1936 - War with the Newts
1936. Hitler violates the Versailles and Locarno treaties and sends German forces into the Rhineland, a move which shifts the balance of power in Europe away from France and its allies towards Germany, which can now behave even more aggressively. The major world powers are pretty okay with this. France is not willing to pay the economic cost of mobilizing its army, and instead secures a vague military commitment from the United Kingdom. The United Kingdom, thinks that the restrictions imposed on Germany were unjust to begin with, and anyway they really can’t afford to do anything at the moment. Belgium decides to remain neutral. Poland assures France that it will mobilize its forces after the French army mobilizes its own first. The United States are definitely not going to get involved in another European mess, and adopt a “hands off” policy. The Soviet Union publicly denounces the German move, and then signs a commercial treaty to expand German-Soviet trade. And the League of Nations? Due to economic dependence, and the effects of the Great Depression, the only country to vote in favor of sanctions is the Soviet Union – the country that spent most of the 1920s rearming Germany.
Germany’s neighbors are nervous. The country has already openly torpedoed the World Disarmament Conference, withdrawn from the League of Nations, signed a non-aggression pact with Mussolini, signed the Anti-Comintern pact with Japan, and begun drafting German boys from age 10 into the Hitler Youth (Seriously? Who does that!). It’s no secret that Hitler wants to expand his territory. In 1935, he annexed the Saarland, admittedly after a referendum, and sent all the opponents to his regime, who were hiding there, to a prison. Austria and the Sudetenland know they are next on the list, and it looks as though the great world powers are willing to let Hitler have his way if it will improve their relations with Germany. So yes, people are nervous. They’re less than happy with where their future is going, and they need to find ways to cope. In Karel Čapek’s case, this meant writing War with the Newts and becoming public enemy number two of the Nazi regime.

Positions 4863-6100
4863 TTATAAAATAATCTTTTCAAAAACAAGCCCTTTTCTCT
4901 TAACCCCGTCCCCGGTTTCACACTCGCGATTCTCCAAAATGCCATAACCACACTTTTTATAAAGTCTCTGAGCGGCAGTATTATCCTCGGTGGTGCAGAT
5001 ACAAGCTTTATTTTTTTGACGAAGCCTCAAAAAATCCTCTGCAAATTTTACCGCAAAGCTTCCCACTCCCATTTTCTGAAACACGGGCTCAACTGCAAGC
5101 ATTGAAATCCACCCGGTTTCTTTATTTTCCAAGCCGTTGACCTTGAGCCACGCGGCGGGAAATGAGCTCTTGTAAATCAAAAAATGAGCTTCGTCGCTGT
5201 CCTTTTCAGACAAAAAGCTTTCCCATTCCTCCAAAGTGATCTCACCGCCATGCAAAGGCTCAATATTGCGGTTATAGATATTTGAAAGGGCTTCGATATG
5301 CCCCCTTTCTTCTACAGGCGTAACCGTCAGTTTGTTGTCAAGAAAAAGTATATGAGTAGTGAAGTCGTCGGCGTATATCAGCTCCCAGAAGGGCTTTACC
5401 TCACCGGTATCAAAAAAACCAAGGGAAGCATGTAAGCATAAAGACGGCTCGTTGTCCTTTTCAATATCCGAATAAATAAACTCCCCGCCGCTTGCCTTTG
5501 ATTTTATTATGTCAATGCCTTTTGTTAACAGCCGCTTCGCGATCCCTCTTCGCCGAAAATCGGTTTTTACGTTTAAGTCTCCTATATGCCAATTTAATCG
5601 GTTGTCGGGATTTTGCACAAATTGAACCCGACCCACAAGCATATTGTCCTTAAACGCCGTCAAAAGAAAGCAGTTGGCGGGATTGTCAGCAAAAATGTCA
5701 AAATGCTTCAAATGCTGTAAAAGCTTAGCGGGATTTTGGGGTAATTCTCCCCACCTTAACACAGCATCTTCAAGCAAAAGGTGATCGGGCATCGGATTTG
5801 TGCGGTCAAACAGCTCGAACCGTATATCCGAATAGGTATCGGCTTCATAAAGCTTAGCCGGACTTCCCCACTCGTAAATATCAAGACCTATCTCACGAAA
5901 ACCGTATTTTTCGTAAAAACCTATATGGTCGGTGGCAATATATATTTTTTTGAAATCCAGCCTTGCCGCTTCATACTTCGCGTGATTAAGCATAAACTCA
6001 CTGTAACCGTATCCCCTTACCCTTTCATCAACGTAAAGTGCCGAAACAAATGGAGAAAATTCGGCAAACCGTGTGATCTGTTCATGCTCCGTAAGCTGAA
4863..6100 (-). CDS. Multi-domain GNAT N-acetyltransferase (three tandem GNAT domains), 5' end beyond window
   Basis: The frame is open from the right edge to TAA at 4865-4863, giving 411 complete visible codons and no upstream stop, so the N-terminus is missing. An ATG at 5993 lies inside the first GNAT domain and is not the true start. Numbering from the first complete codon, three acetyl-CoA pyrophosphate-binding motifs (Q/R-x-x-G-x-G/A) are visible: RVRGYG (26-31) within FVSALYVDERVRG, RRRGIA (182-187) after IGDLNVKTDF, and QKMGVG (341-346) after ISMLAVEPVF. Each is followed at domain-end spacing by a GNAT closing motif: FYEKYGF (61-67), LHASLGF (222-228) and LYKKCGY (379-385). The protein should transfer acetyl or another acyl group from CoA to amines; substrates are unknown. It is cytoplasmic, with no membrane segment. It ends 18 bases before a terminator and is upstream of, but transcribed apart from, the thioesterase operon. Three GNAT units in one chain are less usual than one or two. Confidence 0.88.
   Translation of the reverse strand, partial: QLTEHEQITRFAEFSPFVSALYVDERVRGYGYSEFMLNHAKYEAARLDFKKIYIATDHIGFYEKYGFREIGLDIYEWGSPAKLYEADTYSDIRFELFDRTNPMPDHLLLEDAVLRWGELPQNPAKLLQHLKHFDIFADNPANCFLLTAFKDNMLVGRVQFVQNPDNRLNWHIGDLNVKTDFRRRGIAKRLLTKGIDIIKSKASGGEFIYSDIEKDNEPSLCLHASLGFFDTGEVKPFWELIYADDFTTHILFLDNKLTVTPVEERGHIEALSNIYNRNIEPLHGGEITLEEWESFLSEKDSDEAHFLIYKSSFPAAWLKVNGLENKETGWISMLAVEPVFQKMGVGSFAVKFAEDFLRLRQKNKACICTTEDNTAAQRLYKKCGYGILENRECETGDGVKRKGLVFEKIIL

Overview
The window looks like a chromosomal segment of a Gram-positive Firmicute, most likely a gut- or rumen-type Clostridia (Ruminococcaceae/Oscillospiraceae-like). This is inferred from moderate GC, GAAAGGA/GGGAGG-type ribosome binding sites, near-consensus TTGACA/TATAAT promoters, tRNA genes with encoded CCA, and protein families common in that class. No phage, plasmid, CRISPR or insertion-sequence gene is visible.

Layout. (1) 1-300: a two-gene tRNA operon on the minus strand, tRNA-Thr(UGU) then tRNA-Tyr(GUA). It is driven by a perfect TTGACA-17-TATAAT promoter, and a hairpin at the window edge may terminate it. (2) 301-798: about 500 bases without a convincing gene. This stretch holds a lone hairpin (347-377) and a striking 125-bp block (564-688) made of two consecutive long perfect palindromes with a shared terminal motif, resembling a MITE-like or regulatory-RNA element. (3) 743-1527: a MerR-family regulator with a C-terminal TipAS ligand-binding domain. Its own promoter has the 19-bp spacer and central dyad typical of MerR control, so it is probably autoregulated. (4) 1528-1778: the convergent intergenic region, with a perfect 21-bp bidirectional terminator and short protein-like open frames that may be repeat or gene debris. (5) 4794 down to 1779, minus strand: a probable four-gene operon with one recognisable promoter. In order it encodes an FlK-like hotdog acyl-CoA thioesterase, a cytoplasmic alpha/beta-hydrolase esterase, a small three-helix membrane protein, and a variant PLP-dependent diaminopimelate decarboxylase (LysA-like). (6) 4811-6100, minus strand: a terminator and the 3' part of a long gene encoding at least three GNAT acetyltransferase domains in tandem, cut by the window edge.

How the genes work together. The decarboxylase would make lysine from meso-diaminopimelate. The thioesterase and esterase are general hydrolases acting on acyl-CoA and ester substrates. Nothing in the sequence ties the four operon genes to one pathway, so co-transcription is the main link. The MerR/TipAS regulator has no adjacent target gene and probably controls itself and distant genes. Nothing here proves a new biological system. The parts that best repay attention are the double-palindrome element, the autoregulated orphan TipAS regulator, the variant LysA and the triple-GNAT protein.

Karel Čapek (1890-1938) was a Czech writer, playwright and critic, best known for his science fiction writing, and being the brother of the person who invented the word “Robot”. Čapek was a strong proponent of pragmatic liberalism who campaigned for freedom of speech, and openly opposed the rise of Fascism, Communism and Nazism in Europe. He was nominated for the Nobel Prize in literature seven times, an honor he never managed to receive. However, after he died several awards were established in his name, such as the annual Karel Čapek Prize granted by the Czech PEN Club to literary work that contributes towards reinforcing or maintaining democratic and humanist values in society.
Čapek’s writing is characterized by intelligence and humor, and his work is best known for its unique and interesting way of describing reality. He wrote in Czech, and together with his contemporaries, brought about a literary revival in that language. Čapek also helped popularize science fiction before it became a widely recognized genre, and much of his work examines the ethical aspects of the inventions already being widely predicted by the genre, such as nuclear weapons and intelligent artificial beings. Čapek also used his writing to express his fear of the logical outcomes of the behaviors of modern human societies, which can be seen in dictatorships, violence, human stupidity, the unlimited power of corporations, and greed. And, while the logical outcome of most of these things tends to be depressing, Čapek still strove where possible to look for hope. These fears are expressed in War with the Newts, a satirical dystopia he wrote in an era where fears of Nazis were openly ridiculed by those who thought better trade relations with Germany would bring about world peace.